“As you go on that journey of deep reflection, you need to not just question what’s wrong with the world, but also what you need to disrupt in your own thinking,” says Nilsson. “I don’t think you can do social innovation without your own personal transformation journey.”

That’s in part because we are products of the systems in which we work and operate, he argues. That is baggage that we have to shed first. “Like any of us, you carry so much of the system in yourself, unknowingly for the most part,” says Nilsson.

“So unless you’re really questioning your own way of thinking, and finding ways to encourage others in your organisation to be doing the same, you’re just going to be scratching the surface of the problem.”

This applies as much to social innovators working in small startups or bigger more bureaucratic organisations that resist innovation. Badri Zolfaghari, a researcher in the field of organisational behaviour at the UCT Graduate School of Business, and Nilsson’s co-director on the MPhil, points out that many of their students come from government.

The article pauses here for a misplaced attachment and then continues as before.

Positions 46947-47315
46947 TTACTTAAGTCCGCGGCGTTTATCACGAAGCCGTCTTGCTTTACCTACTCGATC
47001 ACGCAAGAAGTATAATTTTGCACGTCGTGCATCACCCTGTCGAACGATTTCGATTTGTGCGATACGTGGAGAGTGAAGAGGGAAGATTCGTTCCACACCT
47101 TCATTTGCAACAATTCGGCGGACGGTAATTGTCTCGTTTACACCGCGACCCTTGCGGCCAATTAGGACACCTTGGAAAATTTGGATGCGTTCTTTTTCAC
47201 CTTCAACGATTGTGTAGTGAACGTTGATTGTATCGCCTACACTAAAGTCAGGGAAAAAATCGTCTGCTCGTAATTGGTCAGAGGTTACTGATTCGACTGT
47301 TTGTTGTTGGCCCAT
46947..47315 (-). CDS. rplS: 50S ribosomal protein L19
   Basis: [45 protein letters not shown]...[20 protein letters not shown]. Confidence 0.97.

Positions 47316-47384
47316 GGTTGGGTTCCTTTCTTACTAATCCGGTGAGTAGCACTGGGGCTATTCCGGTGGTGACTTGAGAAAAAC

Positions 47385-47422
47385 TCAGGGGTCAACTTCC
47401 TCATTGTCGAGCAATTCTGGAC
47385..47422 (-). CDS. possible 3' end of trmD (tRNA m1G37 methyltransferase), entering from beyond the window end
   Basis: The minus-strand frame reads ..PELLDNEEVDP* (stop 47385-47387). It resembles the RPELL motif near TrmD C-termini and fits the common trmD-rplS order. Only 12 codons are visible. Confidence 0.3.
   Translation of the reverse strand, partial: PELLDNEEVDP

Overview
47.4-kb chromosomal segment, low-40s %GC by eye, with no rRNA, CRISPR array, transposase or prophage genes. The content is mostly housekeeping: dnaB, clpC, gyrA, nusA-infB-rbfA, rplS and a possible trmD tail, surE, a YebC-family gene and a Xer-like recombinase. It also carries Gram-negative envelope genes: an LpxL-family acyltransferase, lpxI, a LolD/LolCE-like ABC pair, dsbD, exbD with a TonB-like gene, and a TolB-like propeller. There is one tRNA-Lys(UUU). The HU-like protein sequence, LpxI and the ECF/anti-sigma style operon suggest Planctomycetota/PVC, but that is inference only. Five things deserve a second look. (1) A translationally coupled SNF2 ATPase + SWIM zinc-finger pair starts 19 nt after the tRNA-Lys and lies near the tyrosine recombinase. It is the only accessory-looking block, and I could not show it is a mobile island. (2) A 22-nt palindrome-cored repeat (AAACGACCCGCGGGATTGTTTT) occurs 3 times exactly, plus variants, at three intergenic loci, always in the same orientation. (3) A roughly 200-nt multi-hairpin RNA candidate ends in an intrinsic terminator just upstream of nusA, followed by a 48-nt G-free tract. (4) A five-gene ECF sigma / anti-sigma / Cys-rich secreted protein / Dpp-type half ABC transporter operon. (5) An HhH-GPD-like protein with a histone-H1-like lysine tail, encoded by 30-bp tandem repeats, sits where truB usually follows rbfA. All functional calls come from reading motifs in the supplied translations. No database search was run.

“These students go back to these large organisations and they’re trying to influence those organisations,” says Zolfaghari. “It depends on a lot of factors — their positions or seniority, for instance — but they all need to do the work of personal transformation to stand a chance of being effective.”

A second key factor in effective social innovation, according to Zolfaghari, is thinking locally. It’s not about ignoring the value of international knowledge and practices, but rather about understanding that these don’t always translate well to conditions here.

“We are seeing that social innovators in South Africa are saying that what works in other countries and what’s been written in other countries may not work in the context of here,” she says. “So they’re creating local knowledge that is relevant to people here.”

Again, it comes down to an appreciation of the fact that you are part of the system, says Nilsson.

The good news for South Africa is that the country is packed with social innovators who embody these characteristics and are aching to create new solutions to stubborn, old problems.

“The people who are drawn to our programme, for instance, are people who are innately disruptors of their systems or are ready to disrupt the systems they’re operating in,” says Zolfaghari.

What’s more, they haven’t given up on the country just yet.

“These are people — many of them still quite young — who, despite everything that has been going on, are optimistic about the direction the country is going, and the role they want to play in that,” she says.

“And they feel a personal responsibility for making that happen,” adds Nilsson. “Our role, therefore, is to find ways to support and enable them to turn that passion and purpose into effective and sustainable solutions.”

Morgan Morris is a freelance writer based in Cape Town